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YEARS AGO FOR OCT. 18


Published: Wed, October 18, 2017 @ 12:00 a.m.

Today is Wednesday, Oct. 18, the 291st day of 2017. There are 74 days left in the year.

ASSOCIATED PRESS

On this date in:

1685: King Louis XIV signs the Edict of Fontainebleau, revoking the Edict of Nantes that had established legal toleration of France’s Protestant population, the Huguenots.

1767: The Mason-Dixon line, the boundary between colonial Pennsylvania, Maryland and Delaware, is established as astronomers Charles Mason and Jeremiah Dixon complete their survey.

1892: The first long-distance telephone line between New York and Chicago opens (it could only handle one call at a time).

1931: Inventor Thomas Alva Edison dies in West Orange, N.J., at age 84.

1954: Texas Instruments unveils the Regency TR-1, the first commercially produced transistor radio.

1967: The first issue of Rolling Stone magazine is published.

1982: Former first lady Bess Truman dies at her home in Independence, Mo., at age 97.

2012: In a case that would reach the U.S. Supreme Court, the 2nd U.S. Circuit Court of Appeals in New York rules that a federal law defining marriage as a union between a man and a woman is unconstitutional.

VINDICATOR FILES

1992: In man-on-the-street interviews, Youngstown area residents say the economy, job security, heath insurance, education and the national debt are the top concerns in the presidential election between George Bush, Bill Clinton and Ross Perot.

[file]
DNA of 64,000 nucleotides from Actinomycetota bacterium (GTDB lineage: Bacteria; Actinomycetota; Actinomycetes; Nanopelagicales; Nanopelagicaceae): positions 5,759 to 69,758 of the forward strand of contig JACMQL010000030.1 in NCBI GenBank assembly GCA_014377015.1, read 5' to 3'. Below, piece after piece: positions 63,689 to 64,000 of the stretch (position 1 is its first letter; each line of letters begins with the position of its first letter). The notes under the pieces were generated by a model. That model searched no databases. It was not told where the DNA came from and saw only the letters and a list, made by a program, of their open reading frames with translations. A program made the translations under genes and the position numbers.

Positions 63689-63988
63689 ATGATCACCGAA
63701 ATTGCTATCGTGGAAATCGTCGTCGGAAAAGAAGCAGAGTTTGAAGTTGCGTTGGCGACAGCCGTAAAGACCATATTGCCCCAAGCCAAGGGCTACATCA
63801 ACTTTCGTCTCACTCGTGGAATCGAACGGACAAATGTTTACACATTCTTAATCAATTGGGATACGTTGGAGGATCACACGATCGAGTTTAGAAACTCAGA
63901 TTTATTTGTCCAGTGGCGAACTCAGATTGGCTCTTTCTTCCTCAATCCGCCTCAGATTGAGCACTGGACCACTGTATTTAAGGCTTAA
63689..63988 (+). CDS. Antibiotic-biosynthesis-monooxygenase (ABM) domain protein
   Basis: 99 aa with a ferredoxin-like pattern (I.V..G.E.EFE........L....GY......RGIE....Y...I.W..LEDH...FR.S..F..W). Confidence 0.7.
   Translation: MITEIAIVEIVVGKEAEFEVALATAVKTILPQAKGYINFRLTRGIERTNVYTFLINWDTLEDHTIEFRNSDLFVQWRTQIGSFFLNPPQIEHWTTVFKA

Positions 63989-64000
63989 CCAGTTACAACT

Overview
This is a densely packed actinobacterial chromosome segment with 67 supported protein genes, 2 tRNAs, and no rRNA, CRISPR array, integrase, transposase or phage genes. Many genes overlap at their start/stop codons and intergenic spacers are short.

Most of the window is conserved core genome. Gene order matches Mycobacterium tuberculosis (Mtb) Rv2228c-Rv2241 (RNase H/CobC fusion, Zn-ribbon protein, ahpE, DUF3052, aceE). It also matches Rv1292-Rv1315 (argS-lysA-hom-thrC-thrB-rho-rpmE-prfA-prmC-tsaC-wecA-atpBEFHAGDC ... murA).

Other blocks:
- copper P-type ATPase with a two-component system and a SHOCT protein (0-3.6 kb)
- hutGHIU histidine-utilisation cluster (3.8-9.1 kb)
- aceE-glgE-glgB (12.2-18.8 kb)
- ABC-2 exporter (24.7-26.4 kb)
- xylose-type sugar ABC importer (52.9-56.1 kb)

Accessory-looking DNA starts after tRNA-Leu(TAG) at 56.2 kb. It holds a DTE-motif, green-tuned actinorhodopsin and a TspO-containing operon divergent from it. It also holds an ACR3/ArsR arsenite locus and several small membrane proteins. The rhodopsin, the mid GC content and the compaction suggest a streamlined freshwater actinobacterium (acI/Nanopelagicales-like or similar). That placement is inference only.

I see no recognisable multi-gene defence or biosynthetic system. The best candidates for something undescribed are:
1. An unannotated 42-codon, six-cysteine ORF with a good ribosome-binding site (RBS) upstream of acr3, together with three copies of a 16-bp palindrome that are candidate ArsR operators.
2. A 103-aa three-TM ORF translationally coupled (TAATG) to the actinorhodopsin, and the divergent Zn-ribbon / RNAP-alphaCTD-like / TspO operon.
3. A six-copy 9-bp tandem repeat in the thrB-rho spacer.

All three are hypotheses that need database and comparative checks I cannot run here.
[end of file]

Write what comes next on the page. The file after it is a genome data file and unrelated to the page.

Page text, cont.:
The Youngstown State University Penguins lose their second game of the season to the Northeastern University Huskies, 28-23.

Bertram de Souza, veteran politics writer for The Vindicator, is promoted to the position of editorial writer. Mark Niquette, a general assignment reporter, will be the politics writer.

1977: The Health Systems Agency of Southwestern Pennsylvania recommends a 9.3 percent reduction in hospital beds in Beaver-Butler-Lawrence counties, from 1,299 beds to 1,178.

While steel imports continue to threaten the domestic industry, Great Lakes commercial interests are urging a reduction of tolls on steel and iron shipped through the St. Lawrence Seaway.

The Austintown Board of Education passes a resolution opposing proposed federal legislation that would require all public employees to be part of the Social Security system.

1967: A plan to build a $500 million international trade center at the Ravenna Arsenal is being pursued by a Northeast Ohio development committee.

Carl Wolter, managing director of the Credit Bureau of Youngstown, head of the Downtown Board of Trade, and longtime leader in many local merchant and credit associations, dies at North Side Hospital.

Youngstown State University takes steps to insure itself a leading position in the competition for a medical school to serve Northeastern Ohio.

1942: Eastern Ohioans will get their only chance for the duration of the war to see the new Berlin Dam, which will impound water in a $6.5 million reservoir to supply water to Youngstown industry.

The Jungle Inn, gambling den in Trumbull County, is closed for the duration of the war to save gasoline and tires. Owners say it is their contribution to the war effort.

In spite of seemingly conflicting reports from national and state selective-service heads, married men without children will not be called by Ohio boards.


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